I woke up early to get out there We met at the scenic overlook, just north of Bodega. It was a little more than a wide spot on Highway 1. It was a cool morning. The fog wasn’t really there. This was more of a mist. I was hoping it would all burn off by noon. I had only thrown a Mexican poncho over my swimsuit. The verdict was still out on whether that was a wise decision.

I was sitting on the hood of my old, beat up Volkswagen. She had seen better days, but we took care of each other. I loved being out here. A lot has been written about the ocean, but I have never read anything that comes close to what I experience. Life slowed to a manageable pace out here. It was peaceful and rejuvenating.

“You look cold.”

“I’ll be okay. The sun will come out eventually.” I adjusted my sunglasses atop my head, keeping my hair out of my face.

“Here, have some of this.” She handed me a capful of coffee from her thermos.

“Thanks.” It felt good going down my insides, warming me a bit.

“You’re welcome. Thanks for meeting me.”


“How did you ever become the wise one?”

“I don’t know.” I blushed, fiddling with my keychain.

“I never would have guessed this growing up.”

“Me neither.”

We sat there talking about our current lives and the complications in them. We shared coffee. When we left, both of our souls felt right with the world. The sun did come out that day. It always does.

Groper Rob

“That’s a fine timepiece.”

“Thank you.” Andrew Simons looked down at his wrist. He looked up at the man leaning against the side of the building. He was a scraggly guy. It wasn’t clear if he was homeless or a surfer. He was only wearing shorts. His blonde hair was an unkempt mess. He was a short, wiry guy. He wore knock-off Blue Blocker sunglasses. He gave off a strange vibe. He laughed at Andrew, revealing broken front teeth.

The doors opened, emitting the air conditioning as he walked through the doors. The lobby was fairly conservative. To his left was a small reception desk. The elevator was straight ahead.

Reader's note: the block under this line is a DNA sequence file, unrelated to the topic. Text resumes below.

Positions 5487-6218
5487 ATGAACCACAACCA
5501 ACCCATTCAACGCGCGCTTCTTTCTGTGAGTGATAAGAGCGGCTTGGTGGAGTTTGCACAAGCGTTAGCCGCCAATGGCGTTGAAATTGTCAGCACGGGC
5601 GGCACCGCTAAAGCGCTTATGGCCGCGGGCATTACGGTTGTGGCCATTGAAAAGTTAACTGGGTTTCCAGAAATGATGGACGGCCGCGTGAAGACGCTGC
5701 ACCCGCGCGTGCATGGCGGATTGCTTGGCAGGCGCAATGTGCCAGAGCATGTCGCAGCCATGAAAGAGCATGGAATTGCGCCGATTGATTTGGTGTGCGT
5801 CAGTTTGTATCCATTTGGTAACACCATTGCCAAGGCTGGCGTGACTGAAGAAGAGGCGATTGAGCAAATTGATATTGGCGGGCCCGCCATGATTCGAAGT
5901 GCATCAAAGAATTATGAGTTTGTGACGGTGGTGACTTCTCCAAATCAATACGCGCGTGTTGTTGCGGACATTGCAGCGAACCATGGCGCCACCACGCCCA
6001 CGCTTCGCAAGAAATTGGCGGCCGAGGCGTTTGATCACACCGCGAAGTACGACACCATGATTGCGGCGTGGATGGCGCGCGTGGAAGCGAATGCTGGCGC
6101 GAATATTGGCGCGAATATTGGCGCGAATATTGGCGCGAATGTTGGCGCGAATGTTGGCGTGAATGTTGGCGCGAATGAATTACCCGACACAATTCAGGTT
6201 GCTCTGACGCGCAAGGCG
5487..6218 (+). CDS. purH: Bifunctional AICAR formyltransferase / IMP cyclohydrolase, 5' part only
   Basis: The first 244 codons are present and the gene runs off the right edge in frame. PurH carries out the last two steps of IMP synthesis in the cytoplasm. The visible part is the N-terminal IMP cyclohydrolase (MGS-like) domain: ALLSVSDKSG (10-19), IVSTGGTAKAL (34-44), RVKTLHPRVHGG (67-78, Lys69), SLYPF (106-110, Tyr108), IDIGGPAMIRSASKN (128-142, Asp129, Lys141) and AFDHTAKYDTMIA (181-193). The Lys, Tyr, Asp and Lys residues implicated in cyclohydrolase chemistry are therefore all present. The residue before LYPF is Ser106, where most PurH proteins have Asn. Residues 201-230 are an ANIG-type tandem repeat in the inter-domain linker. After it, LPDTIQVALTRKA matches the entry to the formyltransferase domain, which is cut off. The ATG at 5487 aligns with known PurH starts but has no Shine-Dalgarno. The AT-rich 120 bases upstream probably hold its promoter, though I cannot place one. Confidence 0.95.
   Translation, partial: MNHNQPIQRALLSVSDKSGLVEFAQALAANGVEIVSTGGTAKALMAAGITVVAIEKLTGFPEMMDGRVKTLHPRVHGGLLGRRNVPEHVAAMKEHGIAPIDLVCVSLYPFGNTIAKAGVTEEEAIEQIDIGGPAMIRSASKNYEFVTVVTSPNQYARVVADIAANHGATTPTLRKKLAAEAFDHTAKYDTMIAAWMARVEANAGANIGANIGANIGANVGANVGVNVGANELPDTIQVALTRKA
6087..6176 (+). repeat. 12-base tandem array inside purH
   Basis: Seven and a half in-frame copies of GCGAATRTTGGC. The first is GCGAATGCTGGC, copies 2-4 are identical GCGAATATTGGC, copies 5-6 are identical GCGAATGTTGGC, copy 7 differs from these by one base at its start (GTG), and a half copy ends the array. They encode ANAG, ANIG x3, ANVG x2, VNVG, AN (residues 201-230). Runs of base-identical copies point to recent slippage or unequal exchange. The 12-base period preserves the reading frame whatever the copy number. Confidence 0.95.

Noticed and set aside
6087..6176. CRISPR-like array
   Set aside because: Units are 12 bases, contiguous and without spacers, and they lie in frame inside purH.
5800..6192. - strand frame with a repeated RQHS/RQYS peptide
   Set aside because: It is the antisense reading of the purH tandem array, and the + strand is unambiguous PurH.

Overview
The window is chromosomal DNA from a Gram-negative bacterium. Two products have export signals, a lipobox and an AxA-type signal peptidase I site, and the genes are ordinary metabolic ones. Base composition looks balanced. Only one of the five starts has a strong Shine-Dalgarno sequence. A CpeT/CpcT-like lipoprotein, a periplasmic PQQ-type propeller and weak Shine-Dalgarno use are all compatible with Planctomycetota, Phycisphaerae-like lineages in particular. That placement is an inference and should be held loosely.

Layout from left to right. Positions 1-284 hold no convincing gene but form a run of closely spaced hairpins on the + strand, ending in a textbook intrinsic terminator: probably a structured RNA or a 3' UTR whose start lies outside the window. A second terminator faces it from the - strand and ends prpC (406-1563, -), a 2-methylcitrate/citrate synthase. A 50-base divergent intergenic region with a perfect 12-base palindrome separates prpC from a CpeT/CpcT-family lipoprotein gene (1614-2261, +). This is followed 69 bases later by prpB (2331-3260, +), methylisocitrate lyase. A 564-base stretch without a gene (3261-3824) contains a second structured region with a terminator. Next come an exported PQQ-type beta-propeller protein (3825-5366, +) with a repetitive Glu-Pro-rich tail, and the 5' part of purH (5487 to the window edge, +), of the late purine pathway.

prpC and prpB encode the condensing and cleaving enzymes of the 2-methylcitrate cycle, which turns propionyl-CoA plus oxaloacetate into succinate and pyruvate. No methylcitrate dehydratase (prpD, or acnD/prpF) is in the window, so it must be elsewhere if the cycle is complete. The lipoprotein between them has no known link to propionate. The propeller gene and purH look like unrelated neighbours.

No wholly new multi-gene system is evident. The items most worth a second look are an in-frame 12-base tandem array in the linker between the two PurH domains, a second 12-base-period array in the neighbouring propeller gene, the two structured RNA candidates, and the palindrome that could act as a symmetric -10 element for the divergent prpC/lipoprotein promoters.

“I hope you’re having a good morning, Mr. Simons.”

“Morning, Billy. How are you?”

“I’m good, sir.”

“Billy, please stop calling me sir.” Andrew said as he walked to the elevator. Billy O’Connor was a balding middle aged man. He was the concierge and building manager. He had been steadfastly working that counter the whole time Andrew had owned his place.

He pressed the ‘up’ button. The doors opened moments later. Andrew hit the third floor and the doors closed. He stepped out and turned left. The first door on the right was his.

It was a beachfront condo. He had bought it back in college. He had scraped together some roommates from the dorms and moved in. It seemed crazy at the time for a 20 year old to buy a beach condo instead of renting an apartment, but now he was happy that he did. Almost a decade later, he no longer lived there. He used it primarily for his office.

Andrew dropped his briefcase on the couch. He walked into the master bedroom to hang his suit jacket up in the closet.

He went into the kitchen to make coffee. He had a morning routine. Andrew woke up at 6:00. He wore a suit and tie and never had coffee until he arrived here. He always drank his coffee black. His grandfather had once told him that, “If God had wanted cream in coffee, He would have put it there.” That was one of those nuggets of wisdom Andrew lived by.

Andrew was a writer. He took it seriously. He didn’t want to mix his home life with his business life. This condo let him escape those domestic hours. He could focus on his work without being worried about household chores or the phone ringing.

Phones weren’t allowed in the office. He left his iPhone in the car. The internet was no longer hooked up in the place. He didn’t want to be distracted by the outside world. The only way he was going to succeed in writing something meaningful was to sit his ass in that chair and write. There was no shortcut to writing. There was no app for that. You could either write or you couldn’t.

He emerged from the kitchen with his coffee mug. Andrew had a desk in the center of the room, facing out to the patio. He sat his coffee on the coaster sitting to the right of the keyboard. It was the only thing allowed on the desk, besides the computer.

Andrew walked past the desk and opened up the French doors. The smell of the ocean filled the room. He had always loved the ocean. It helped to calm his mind and let him get down to real writing.

He didn’t linger too long at the doors. He walked to the bookshelf and turned on the sound system. The iPod had a mix on it filled with his favorite songs; Bob Dylan, Tom Waits, The Grateful Dead with assorted other classic rock and blues. He didn’t have to worry about what to listen or skipping tracks. He just pressed shuffle and it would play all day long.